In what was a bizarre and sloppy game, the Seattle Seahawks dropped their first game since Sept. 24, losing 17-14 to Washington. The Seahawks’ go-ahead touchdown with 1:34 left in the fourth quarter wasn’t enough, as Kirk Cousins and Washington’s offense worked their way to Seattle’s goal line thanks to a huge catch by Josh Doctson and re-took the lead just 35 seconds later. A desperation hail mary bounced out of the back of the end zone and the Seahawks concluded a two-game home-stand with a loss.
Missed kicks and far too many flags ended up costing Seattle, and as it (rarely) happens, Russell Wilson didn’t have one final trick to pull out and save the Seahawks a final time. Despite the inconsistent play in two phases of the game, Seattle has to feel good about being 5-3 at the halfway point, and there were still some positive takeaways from Sunday’s loss.
Dwight Freeney, ageless and devastating
With Washington missing four-of-five starting offensive linemen, Sunday figured to be the game for the Seahawks’ pass rush to get going. It did, eventually, but not without a slow start. In the first half, Seattle registered just one sack - on Bobby Wagner’s safety - and Dwight Freeney was the only Seahawk to register multiple pressures. The 37-year old had three first-half pressures on just eight pass rushes, and then came alive in the second-half.
Freeney ended the game with two sacks, giving him three in two games with Seattle. On his first sack, Freeney dipped his inside shoulder to fake the spin move, only to bend around the corner. On the second sack, the famous spin move came out and devastated T.J. Clemmings. By the game’s end, Freeney was beating Clemmings on nearly every snap - including being a tad late on the deep pass to Doctson - and appeared to be the Seahawks’ best pass rusher. When he signed with Seattle, I thought he would have one major moment that won the Seahawks a game. After Sunday, it’s apparent he will play a bigger role than just one shining moment.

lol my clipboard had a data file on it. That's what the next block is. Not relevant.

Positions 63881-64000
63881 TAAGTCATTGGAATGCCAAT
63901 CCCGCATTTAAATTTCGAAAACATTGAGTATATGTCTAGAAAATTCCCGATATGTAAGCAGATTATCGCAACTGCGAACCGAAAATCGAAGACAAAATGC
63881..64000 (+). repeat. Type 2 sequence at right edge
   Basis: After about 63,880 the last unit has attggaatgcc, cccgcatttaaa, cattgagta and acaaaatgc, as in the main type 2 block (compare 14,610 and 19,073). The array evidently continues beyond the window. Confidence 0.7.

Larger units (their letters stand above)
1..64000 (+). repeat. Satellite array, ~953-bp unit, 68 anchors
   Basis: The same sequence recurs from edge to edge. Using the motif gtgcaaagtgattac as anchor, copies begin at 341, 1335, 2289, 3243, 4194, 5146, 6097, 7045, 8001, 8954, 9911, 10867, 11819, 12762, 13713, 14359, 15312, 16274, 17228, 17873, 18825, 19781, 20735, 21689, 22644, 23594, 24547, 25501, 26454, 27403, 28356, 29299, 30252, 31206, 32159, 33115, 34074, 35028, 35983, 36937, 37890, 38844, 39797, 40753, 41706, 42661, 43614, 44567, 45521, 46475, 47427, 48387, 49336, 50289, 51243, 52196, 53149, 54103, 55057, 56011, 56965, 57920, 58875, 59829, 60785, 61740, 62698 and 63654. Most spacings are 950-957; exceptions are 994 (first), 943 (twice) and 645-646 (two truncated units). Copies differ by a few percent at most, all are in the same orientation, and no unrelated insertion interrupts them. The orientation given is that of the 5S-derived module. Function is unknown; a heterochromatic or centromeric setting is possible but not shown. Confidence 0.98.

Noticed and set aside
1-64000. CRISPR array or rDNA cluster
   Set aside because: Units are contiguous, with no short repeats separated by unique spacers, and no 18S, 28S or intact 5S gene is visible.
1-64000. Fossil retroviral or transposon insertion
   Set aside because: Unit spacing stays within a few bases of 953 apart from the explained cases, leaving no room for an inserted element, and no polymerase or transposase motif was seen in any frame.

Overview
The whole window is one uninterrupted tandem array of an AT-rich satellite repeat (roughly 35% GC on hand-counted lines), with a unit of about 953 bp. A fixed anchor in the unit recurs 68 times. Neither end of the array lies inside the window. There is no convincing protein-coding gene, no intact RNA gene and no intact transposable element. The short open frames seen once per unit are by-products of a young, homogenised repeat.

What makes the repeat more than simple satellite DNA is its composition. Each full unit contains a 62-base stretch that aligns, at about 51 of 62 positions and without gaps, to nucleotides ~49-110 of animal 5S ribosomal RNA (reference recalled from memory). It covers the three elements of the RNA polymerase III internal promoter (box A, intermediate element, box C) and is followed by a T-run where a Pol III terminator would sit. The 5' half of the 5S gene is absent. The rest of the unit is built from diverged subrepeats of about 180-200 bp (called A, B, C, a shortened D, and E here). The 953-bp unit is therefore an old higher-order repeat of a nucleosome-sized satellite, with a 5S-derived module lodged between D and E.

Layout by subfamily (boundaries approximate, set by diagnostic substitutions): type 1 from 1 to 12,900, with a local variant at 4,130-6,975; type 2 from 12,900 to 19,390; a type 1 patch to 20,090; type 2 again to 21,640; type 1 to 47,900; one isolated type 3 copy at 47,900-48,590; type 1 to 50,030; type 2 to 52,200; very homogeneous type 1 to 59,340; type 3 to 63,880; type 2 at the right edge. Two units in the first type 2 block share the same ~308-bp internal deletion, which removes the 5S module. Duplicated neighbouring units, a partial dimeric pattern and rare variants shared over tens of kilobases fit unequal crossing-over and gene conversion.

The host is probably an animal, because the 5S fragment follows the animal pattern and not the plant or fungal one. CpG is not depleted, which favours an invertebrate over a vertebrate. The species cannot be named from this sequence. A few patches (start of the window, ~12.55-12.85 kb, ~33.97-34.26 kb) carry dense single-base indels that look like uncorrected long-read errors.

Eddie Lacy’s injury and Thomas Rawls’ emergence
The plan to get Eddie Lacy going on Sunday went out the window when, after Seattle’s fourth drive, he was lost for the game with a groin injury. In came Thomas Rawls, and luckily for the Seahawks he played the best he has all season. Although he finished with just 39 yards on the ground, there was a couple encouraging signs from his play on Sunday.
- Game-breaking suddenness was a staple of Rawls’ explosive play in his rookie season, and it was something that had been missing all season long while he’s looked like a shell of himself. Against Washington it seemed to be back, with Rawls avoiding several would-be tacklers at the line of scrimmage to gain positive yardage.
- Rather than looking trepidatious when approaching the line, as he has for most of the season, he was back to hunting contact on Sunday. In 2015 and late in 2016, Rawls would regularly do bad, bad things to defenders. He began doing similar things to defenders against Washington.
Seattle’s determination to remain a running team when they’re not has been frustrating, but the idea behind getting one of their ‘backs going makes sense. Although it didn’t end up working for Lacy on Sunday, Rawls’ comfort level was apparent as the game wore on. On a short week, expect him to get a full workload on Thursday in Arizona.
The best linebacker in the NFL and a perennial All-Pro, Bobby Wagner isn’t even the best defensive player on his own team. But whoa boy, was he ever on Sunday. Ending the game with 10 tackles, a sack, a safety and a PBU, Wagner was all over the field against Washington, and was close to adding an interception late in the game. His combination of speed, size and physicality is unmatched at linebacker, and in a game full of sloppy tackling, Wagner was as consistent as ever.
Often lost amongst the other big names on the Seahawks’ roster, Wagner is having the kind of season all Hall of Fame linebackers have. With a depleted field, he has a terrific shot at winning Defensive Player of the Year this season, and games like this are a huge reason why. He’s positioning himself to be one of the two inside linebackers on the All-Decade team come 2020, and that probably still won’t do his play justice during this run of dominance from Seattle’s defense.
Duane Brown’s debut
Without being able to see the All-22 of Sunday’s game, it’s hard to give a proper evaluation of Duane Brown’s debut. However, there were a couple things that stood out to me immediately.